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Definitions I presented in a previous article as part of a semantic approach in epistemology assumed that the concept of derivability from standard logic held across all mathematical and scientific disciplines. The present article argues that this assumption is not true for quantum mechanics (QM) by showing that concepts of validity applicable to proofs in mathematics and in classical mechanics are inapplicable to proofs in QM. Because semantic epistemology must include this important theory, revision is necessary. The one I propose also extends semantic epistemology beyond the ‘hard’ sciences. The article ends by presenting and then refuting some responses QM theorists might make to my arguments.
4. Logos & Episteme: Volume > 7 > Issue: 3
Pierre Uzan A propos du renouveau annoncé de la métaphysique
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In this paper, we evaluate the project of resurgence of metaphysics based on the pecularity of the quantum domain, a project that is supported by some contemporary philosophers. Beyond the general arguments against scientific realism that are still applicable here, we show that this project is faced with the three following issues that, we believe, make it unrealizable: (a) the problem raised by the realistic interpretation of the wave function, as a description of a ‘concrete physical fact’ of the independent reality; (b) the lack of any experimental counterpart of the (non-local) hidden variables quantum theories, and, in some cases, their incompatibility with the quantum predictions; and (c) the fact that the key-properties of quantum phenomena, like their non-locality, essentially depend on the observables that are used for their description and cannot then be assigned to any ‘independent’ reality.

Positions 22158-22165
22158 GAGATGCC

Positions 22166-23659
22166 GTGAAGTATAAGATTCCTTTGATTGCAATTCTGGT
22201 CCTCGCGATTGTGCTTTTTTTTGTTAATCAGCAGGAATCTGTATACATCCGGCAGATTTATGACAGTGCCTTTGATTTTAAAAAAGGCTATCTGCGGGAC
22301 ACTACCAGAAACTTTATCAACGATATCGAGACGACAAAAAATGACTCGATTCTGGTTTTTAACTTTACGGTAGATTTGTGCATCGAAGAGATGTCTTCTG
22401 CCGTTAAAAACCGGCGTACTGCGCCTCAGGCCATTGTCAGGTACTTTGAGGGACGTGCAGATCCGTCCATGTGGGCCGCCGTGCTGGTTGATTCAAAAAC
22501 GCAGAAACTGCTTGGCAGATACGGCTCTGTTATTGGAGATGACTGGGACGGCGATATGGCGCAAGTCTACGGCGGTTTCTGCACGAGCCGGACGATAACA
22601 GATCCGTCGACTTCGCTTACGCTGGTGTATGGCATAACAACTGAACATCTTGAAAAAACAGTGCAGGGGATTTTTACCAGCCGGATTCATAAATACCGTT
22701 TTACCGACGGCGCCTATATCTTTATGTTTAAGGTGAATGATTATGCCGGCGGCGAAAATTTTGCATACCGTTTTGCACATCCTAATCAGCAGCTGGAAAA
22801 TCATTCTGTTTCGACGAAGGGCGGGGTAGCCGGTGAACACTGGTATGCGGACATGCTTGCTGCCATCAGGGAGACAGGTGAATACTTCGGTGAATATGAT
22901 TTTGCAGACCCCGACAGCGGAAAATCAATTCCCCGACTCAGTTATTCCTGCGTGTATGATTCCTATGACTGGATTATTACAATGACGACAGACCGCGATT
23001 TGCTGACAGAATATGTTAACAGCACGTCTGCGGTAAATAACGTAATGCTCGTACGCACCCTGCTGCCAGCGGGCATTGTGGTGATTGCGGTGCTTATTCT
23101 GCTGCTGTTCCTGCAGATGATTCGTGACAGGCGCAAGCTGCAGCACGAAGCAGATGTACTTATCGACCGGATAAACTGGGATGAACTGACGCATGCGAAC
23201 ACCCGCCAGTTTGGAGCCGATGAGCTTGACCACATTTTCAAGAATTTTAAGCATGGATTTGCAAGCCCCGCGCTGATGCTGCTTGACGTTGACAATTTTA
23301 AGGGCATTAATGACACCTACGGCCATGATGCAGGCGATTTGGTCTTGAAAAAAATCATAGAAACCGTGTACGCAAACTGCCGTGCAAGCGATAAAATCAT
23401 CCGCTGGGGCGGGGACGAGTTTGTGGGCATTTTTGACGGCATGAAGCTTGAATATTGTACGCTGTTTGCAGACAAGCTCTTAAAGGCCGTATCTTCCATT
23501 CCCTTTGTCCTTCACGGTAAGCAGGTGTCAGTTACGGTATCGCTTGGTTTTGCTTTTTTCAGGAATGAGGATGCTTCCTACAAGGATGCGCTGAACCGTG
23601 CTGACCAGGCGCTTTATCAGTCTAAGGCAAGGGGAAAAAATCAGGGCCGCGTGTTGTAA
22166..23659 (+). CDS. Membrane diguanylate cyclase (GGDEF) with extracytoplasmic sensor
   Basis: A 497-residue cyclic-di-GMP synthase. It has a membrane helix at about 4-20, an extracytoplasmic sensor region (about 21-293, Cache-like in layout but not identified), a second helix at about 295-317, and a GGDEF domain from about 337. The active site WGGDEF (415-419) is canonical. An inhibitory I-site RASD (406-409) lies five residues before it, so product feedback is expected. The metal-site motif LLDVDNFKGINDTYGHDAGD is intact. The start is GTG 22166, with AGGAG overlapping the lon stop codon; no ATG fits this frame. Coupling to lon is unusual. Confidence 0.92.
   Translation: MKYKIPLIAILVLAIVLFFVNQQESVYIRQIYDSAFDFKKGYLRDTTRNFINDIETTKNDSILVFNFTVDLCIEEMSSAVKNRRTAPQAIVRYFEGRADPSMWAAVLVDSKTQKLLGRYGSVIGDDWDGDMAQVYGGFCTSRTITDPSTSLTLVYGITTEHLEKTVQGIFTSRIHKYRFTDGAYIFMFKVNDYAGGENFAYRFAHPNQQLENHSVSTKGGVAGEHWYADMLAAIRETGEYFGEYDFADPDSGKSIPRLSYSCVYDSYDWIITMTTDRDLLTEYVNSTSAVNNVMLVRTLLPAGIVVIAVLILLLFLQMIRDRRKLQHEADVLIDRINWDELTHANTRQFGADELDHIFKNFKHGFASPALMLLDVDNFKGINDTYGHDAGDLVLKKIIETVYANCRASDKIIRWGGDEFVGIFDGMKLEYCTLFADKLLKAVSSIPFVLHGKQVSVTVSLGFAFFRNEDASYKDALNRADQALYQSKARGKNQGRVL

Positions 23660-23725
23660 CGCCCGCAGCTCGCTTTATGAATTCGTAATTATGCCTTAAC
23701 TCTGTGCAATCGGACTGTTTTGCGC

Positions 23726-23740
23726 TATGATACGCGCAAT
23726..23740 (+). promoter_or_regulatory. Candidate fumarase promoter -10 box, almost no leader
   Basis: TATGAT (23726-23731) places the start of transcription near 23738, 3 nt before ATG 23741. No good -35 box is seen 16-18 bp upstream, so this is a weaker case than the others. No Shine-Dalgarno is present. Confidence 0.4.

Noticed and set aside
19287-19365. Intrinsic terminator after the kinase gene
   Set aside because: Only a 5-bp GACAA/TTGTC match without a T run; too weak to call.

5. Logos & Episteme: Volume > 7 > Issue: 3
Raphael van Riel Real Knowledge Undermining Luck
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Based on the discussion of a novel version of the Barn County scenario, the paper argues for a new explication of knowledge undermining luck. In passing, an as yet undetected form of benign luck is identified.
6. Logos & Episteme: Volume > 7 > Issue: 3
Kevin Wallbridge Solving the Current Generality Problem